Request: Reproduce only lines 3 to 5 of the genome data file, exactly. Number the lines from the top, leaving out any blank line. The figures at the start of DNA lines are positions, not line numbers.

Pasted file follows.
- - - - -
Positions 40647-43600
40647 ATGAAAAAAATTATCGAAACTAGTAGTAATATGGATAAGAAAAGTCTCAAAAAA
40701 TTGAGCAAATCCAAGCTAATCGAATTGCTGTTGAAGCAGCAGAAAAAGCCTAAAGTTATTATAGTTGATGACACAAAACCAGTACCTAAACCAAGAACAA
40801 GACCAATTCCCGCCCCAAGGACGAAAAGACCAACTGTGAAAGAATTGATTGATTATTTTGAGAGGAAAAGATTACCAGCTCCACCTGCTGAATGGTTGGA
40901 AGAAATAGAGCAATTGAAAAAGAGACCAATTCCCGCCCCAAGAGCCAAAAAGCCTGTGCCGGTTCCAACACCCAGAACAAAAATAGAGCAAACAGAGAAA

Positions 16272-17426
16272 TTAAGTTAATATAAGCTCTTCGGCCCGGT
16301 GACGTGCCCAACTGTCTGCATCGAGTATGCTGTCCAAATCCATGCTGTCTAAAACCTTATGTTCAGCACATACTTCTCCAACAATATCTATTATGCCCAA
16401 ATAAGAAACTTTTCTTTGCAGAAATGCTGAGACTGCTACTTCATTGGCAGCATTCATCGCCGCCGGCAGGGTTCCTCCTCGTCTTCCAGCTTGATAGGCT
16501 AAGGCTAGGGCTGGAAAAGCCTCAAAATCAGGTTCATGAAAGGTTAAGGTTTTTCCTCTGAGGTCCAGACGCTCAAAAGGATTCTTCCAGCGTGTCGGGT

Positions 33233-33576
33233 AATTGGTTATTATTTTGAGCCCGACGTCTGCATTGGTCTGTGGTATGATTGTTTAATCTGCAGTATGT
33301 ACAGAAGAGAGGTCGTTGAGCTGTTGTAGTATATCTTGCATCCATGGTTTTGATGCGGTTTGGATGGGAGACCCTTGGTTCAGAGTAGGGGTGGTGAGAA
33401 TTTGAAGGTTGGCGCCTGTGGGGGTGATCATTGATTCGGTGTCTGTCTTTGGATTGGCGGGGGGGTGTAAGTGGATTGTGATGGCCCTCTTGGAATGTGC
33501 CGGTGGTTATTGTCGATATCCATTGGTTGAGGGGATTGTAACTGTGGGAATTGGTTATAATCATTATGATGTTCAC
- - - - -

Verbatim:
40701 TTGAGCAAATCCAAGCTAATCGAATTGCTGTTGAAGCAGCAGAAAAAGCCTAAAGTTATTATAGTTGATGACACAAAACCAGTACCTAAACCAAGAACAA
40801 GACCAATTCCCGCCCCAAGGACGAAAAGACCAACTGTGAAAGAATTGATTGATTATTTTGAGAGGAAAAGATTACCAGCTCCACCTGCTGAATGGTTGGA
40901 AGAAATAGAGCAATTGAAAAAGAGACCAATTCCCGCCCCAAGAGCCAAAAAGCCTGTGCCGGTTCCAACACCCAGAACAAAAATAGAGCAAACAGAGAAA